Testing in Recipes

All recipes need tests. Here are some tips, tricks, and justifications.

Simple Existence Tests

Sometime tests for the underlying code base don’t exist. And sometimes test suites simply take too long to run on limited CI infrastructure. Or sometimes they take too much bandwidth. Whatever the reason, conda-forge may not always be able to execute the prescribed test suite.

However, this is no reason for the recipe to not have tests. At the very least we want to verify that the package is installed the desired files in the desired locations. This is called existence testing.

Existence testing can be accomplished in the meta.yaml file in the test/commands block. On posix systems, use the test utility and the $PREFIX variable. On Windows, use the exist command. See below for an example.

Simple Existence Testing Example:

test:
  commands:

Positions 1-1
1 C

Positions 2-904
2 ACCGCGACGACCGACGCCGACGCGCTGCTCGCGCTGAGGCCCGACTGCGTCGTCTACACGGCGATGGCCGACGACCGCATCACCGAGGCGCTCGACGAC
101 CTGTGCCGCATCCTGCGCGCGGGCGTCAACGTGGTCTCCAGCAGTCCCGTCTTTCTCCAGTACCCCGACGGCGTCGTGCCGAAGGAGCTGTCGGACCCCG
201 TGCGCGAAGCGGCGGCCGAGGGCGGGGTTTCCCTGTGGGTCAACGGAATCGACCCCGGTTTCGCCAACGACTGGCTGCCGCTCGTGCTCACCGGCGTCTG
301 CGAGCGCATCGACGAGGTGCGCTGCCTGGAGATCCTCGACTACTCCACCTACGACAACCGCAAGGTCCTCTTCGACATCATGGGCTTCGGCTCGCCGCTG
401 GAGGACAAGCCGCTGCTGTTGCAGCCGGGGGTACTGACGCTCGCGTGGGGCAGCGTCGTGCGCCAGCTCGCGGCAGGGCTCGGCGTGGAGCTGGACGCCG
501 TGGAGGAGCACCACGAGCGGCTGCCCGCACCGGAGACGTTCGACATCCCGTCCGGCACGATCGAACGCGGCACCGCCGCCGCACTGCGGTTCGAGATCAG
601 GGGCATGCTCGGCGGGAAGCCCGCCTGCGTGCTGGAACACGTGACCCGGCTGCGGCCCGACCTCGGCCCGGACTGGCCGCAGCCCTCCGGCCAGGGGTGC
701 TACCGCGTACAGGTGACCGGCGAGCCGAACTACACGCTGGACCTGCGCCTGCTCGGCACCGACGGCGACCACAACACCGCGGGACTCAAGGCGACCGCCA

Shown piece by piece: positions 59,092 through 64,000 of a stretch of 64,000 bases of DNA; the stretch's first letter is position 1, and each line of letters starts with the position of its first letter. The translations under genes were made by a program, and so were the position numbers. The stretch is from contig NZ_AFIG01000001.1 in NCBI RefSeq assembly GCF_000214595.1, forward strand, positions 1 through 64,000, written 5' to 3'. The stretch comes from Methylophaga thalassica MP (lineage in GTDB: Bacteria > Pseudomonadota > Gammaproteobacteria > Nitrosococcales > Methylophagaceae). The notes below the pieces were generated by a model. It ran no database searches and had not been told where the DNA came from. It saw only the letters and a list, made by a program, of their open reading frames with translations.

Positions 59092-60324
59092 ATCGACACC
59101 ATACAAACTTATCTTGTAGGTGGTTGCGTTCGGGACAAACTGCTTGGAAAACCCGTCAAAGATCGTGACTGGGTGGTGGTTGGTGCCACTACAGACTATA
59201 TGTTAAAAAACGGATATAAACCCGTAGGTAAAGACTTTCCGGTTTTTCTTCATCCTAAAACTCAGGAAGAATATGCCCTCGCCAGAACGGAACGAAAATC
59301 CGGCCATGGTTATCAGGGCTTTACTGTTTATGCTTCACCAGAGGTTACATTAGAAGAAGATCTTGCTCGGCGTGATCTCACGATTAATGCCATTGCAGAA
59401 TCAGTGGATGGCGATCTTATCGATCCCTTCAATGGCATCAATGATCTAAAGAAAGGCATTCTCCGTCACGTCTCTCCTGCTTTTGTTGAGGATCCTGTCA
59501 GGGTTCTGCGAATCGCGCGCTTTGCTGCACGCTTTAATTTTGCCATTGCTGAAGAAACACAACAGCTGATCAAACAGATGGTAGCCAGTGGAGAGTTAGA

- test -f $PREFIX/lib/libboost_log.dylib  # [osx]
    - test -f $PREFIX/lib/libboost_log.so     # [linux]
    - if not exist %PREFIX%\\Library\\lib\\boost_log-vc140-mt.lib exit 1  # [win and py35]

Run Docker Tests Locally for Feedstock

If you want to run the docker tests for a feedstock locally, go to the root feedstock directory and run, the ci_support/run_docker_build.sh script.

$ cd my-feedstock
$ ./ci_support/run_docker_build.sh

Run Docker Tests Locally for Staged Recipes

If you want to run the docker tests for the staged-recipes repository locally, go to the root repository directory and run, the scripts/run_docker_build.sh script.

$ cd staged-recipes
$ ./scripts/run_docker_build.sh

Should a Recipe Run All of a Package’s Tests?

No. A recipe does not have to run all of a package’s unit or integration tests. Sometimes, this might even be impossible due to timeouts on CI services. Just test sufficiently to know that the package is in good working order.